The effective use of school resources is a policy priority across OECD countries. The OECD Reviews of School Resources explore how resources can be governed, distributed, utilised and managed to improve the quality, equity and efficiency of school education.
The series considers four types of resources: financial resources, such as public funding of individual schools; human resources, such as teachers, school leaders and education administrators; physical resources, such as location, buildings and equipment; and other resources, such as learning time.
This series offers timely policy advice to both governments and the education community. It includes both country reports and thematic studies.
The OECD Development Assistance Committee (DAC) conducts periodic reviews of the individual development co-operation efforts of DAC members. The policies and programmes of each member are critically examined approximately once every five years. DAC peer reviews assess the performance of a given member, not just that of its development co-operation agency, and examine both policy and implementation. They take an integrated, system-wide perspective on the development co-operation and humanitarian assistance activities of the member under review.
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The employment rate in the Czech Republic has been on the rise and is expected to continue growing at a similar pace as the OECD average. With an unemployment rate just above 4% in the first quarter of 2016, the Czech Republic is among the OECD countries with the lowest unemployment rates.
Growth picked up strongly in 2015 thanks to a combination of temporary effects, mostly absorption of expiring EU funds and low commodity prices, but the recovery since the global crisis has been uneven, mainly because of volatile investment.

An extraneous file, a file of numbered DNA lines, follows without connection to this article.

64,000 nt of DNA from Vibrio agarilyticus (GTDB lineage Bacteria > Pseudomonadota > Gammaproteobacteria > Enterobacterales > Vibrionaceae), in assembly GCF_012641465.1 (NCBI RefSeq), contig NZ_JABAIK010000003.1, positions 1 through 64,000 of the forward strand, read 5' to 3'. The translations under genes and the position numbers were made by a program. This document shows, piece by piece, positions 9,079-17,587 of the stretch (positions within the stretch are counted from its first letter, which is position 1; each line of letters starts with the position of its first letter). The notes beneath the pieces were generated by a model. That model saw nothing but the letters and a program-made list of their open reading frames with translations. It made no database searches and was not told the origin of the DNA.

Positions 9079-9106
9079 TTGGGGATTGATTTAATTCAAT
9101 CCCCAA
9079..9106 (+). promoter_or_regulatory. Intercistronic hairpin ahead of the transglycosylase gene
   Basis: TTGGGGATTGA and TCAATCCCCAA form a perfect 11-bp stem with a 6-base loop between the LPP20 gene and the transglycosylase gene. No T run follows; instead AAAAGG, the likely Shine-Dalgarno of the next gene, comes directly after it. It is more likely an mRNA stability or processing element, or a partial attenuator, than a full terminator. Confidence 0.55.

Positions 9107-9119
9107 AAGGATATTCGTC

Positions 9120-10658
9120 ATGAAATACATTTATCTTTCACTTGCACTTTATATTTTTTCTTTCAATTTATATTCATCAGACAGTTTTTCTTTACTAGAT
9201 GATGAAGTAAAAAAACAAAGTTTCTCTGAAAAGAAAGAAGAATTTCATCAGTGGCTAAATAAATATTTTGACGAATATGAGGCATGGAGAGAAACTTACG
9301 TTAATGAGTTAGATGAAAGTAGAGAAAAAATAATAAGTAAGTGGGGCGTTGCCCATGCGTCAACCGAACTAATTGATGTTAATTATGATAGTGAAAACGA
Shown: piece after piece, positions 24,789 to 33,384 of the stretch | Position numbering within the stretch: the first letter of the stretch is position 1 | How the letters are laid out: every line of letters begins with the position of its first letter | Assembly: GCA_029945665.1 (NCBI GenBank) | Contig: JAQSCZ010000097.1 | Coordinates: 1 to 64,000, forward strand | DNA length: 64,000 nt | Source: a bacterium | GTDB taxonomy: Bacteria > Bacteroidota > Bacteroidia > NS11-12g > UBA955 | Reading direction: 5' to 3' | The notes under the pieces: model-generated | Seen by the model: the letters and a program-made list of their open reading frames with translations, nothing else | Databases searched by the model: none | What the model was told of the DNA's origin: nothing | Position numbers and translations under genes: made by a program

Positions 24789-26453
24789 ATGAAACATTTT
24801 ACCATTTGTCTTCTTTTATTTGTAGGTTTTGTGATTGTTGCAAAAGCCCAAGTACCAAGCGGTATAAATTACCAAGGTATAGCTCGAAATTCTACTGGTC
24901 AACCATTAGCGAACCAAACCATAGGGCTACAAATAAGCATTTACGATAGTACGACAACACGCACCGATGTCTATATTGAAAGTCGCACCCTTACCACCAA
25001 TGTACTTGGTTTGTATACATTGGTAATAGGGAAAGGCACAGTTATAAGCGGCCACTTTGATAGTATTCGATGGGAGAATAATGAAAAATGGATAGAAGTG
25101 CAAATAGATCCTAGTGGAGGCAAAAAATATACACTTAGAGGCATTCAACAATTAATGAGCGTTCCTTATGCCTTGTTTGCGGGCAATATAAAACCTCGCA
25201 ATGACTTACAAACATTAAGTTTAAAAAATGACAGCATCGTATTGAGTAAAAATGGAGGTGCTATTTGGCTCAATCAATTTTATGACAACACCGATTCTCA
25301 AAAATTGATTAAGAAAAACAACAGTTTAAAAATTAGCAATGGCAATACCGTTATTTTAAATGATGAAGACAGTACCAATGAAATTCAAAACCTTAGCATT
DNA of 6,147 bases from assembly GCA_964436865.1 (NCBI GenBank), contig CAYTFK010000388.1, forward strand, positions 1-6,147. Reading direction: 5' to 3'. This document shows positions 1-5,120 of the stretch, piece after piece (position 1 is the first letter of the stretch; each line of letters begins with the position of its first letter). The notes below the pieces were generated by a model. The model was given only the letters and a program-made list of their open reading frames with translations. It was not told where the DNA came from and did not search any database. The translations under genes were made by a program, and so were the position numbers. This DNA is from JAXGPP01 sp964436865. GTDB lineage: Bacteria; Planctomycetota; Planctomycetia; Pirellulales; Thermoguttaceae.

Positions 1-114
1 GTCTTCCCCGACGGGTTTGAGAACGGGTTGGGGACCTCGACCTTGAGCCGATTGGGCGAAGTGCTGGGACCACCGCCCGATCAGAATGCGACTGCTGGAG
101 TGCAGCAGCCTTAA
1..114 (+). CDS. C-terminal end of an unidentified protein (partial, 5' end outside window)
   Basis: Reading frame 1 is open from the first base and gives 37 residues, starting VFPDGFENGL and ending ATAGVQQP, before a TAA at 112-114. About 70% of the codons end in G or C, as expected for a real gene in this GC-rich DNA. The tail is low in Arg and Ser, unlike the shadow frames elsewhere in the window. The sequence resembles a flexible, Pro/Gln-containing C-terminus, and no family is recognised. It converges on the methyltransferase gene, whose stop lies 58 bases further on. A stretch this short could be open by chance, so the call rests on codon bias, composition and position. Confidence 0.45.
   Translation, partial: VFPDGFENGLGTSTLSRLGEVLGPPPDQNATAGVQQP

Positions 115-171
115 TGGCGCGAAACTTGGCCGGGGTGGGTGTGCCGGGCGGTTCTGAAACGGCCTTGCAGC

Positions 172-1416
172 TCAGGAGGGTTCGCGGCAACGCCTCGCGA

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This note presents selected findings based on the set of well-being indicators published in How's Life? 2016.
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The Czech Republic has the 8th highest tax wedge among the 34 OECD member countries in 2015. The country occupied the same position in 2014. The average single worker in the Czech Republic faced a tax wedge of 42.8% in 2015 compared with the OECD average of 35.9%.
The tax burden on labour income is expressed by the tax wedge, which is a measure of the net tax burden on labour income borne by the employee and the employer.
The 2015 edition of National Accounts of OECD Countries, General Government Accounts is an annual publication, dedicated to government finance which is based on the System of National Accounts 2008 (SNA 2008) for all countries except Chile, Japan, Korea and Turkey (SNA 1993). It includes tables showing government aggregates and balances for the production, income and financial accounts as well as detailed tax and social contribution receipts and a breakdown of expenditure of general government by function, according to the harmonised international classification, COFOG. These detailed accounts are available for the general government sector. Data also cover the following sub-sectors, according to availability: central government, state government, local government and social security funds.
The data in this publication are also available on line via www.oecd-ilibrary.org under the title OECD National Accounts Statistics, General Government Accounts (http://dx.doi.org/10.1787/na-gga-data-en and http://dx.doi.org/10.1787/na-gga08-data-en).
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The tax burden in the Czech Republic declined by 0.8 percentage points from 34.3% to 33.5% in 2014. The corresponding figures for the OECD average were an increase of 0.2 percentage points from 34.2% to 34.4%.
The 2015 edition introduces more detailed analysis of participation in early childhood and tertiary levels of education. The report also examines first generation tertiary-educated adults’ educational and social mobility, labour market outcomes for recent graduates, and participation in employer-sponsored formal and/or non-formal education.